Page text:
A.S. Neill and Summerhill
Twenty years of friendship with Alexander Sutherland Neill had convinced me that his gentleness, insight and courage were rare. Gradually, and especially during the last weeks of his final illness – my last sight of him was on the evening before he died as he dozed, exhausted, in a brief respite from long spasms of breath-taking pain – I have come to realise that he is one of the truly great men of the 20th century.
Between bouts of pain he would talk of his hopes for the young and about the deep pessimism he had long felt as he watched power-mad psychopaths seek, in the name of ‘security’ or ‘democracy’, to mould them for the purposes of this or that set of political dogmas. Even in his last hours he was preoccupied with the problems that had been with him for seventy years: how to enable the warm, squirming, lovable infant to retain and develop the infinite range of sensitivity with which he arrives from his mother’s womb. How, in home and school, to inoculate the individual against the social sickness that generates the hating ‘little man’ who in the massive anonymity of industrial society spawns the bureaucrat, the party politician and, ultimately, the Hitler. How to protect man’s specific human birthright – love.
His autobiography, Neill! Neill! Orange Peel!, is packed with material at conscious and unconscious levels that reveal a personality purged of duplicity and pettiness. It reveals the sweep and subtlety of his vision of education, couched, not in current educational jargon, but in the language of everyday reality accessible to any ordinary parent. Most critics have responded to the inherent integrity of this chatty, rambling and disarmingly honest self-revelation with generous acknowledgement of Neill’s stature and achievement. A few, represented by Maurice Punch’s sad, sad exercise in nit-picking and by the fatuous ineptitude of Crucifer’s comment in New Statesman, have completely missed the whole point of Neill’s life – the quest for forms of education that preserve love as the mainspring of community.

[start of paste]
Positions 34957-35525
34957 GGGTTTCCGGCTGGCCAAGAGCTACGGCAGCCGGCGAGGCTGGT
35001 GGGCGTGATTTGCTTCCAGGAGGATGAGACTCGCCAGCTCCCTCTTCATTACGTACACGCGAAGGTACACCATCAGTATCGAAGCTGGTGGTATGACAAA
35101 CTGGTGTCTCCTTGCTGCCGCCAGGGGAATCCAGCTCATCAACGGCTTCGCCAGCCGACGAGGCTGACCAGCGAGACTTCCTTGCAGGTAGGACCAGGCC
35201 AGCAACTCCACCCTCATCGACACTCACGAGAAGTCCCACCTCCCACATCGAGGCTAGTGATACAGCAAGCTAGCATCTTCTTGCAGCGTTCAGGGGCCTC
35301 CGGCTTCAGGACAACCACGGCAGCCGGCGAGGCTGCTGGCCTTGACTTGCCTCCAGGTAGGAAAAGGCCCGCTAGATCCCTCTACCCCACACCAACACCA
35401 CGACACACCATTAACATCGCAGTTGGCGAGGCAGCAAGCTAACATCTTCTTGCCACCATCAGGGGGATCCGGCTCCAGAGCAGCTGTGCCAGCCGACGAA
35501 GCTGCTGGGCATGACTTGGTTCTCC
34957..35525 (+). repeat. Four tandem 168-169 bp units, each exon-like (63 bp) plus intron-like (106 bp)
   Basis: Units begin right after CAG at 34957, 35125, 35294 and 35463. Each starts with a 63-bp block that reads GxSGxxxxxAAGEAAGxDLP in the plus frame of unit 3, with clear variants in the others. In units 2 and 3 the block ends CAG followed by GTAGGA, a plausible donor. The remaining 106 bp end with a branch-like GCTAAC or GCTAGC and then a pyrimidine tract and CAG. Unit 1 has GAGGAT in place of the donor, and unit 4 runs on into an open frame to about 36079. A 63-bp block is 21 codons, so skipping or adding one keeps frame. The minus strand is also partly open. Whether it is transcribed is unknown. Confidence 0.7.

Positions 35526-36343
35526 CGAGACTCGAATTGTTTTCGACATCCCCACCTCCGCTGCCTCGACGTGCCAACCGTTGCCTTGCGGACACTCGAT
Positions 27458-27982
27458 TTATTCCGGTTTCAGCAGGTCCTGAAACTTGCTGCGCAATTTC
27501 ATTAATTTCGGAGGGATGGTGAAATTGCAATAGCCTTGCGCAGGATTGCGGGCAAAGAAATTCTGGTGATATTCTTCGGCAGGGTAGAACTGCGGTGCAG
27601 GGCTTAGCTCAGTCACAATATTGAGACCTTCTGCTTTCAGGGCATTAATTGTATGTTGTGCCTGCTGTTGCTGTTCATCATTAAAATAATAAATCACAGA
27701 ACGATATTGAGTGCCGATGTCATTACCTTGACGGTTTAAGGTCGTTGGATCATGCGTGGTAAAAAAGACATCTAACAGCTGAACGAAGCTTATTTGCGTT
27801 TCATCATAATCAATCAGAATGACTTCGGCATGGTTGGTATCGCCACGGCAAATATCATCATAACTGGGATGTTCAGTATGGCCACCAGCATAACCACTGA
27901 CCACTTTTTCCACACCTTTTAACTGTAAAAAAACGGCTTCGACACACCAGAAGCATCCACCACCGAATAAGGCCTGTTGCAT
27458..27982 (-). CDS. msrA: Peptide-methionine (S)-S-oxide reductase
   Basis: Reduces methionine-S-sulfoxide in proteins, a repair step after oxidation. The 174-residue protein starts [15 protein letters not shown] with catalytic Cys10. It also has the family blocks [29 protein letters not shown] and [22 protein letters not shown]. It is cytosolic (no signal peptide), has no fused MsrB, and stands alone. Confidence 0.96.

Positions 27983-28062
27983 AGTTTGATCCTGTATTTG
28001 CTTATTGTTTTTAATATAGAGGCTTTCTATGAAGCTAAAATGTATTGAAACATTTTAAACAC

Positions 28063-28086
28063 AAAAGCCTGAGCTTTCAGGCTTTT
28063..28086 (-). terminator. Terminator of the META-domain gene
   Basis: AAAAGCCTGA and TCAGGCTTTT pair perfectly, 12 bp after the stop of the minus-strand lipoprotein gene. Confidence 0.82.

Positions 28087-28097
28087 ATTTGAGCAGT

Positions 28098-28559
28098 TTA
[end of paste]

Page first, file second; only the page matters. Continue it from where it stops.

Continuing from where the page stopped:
To read Summerhill or to visit that school is to be struck by the uncanny resemblance to Leo Tolstoy’s little school on his estates at Yasnaya Polyana. The children have the same vitality, joy and confidence.
Whatever they do is marked by the absorption of healthy young animals. Curiosity, activity and argument is the hallmark of Summerhill as it was of Tolstoy’s school. Adults are addressed with the affectionate familiarity that pervades a happy family.
Both Tolstoy and Neill set out with some preconceptions of what education should do. Both being what Herbert Read calls ‘consistent pragmatists’ – anarchists who are ‘nearer to deflators of idealism such as John Dewey and Karl Popper than to Utopian socialists such as Karl Marx or Lenin- - abandoned those preconceptions one by one as they found that they did not work, and arrived steadily at the point of realising that the only condition possible for the fullest development of human potential is – freedom.
The struggle to secure the maximum of freedom for the child is the theme of Neill’s work. Nowhere does he set down a sustained and logically unassailable analysis of what constitutes freedom. He makes a number of cryptic utterances to the effect that freedom is not licence; he is aware of the tension between the drive for personal freedom in the individual and the need in the group for an harmonious resolution of different interests if the group is to survive. The realisation of different interests can come about only if the survival of the group is important to its members; and that resolution is best effected by conflicting interests being argued in the open so that the collective experience of all the members can be brought to bear on the issues under debate.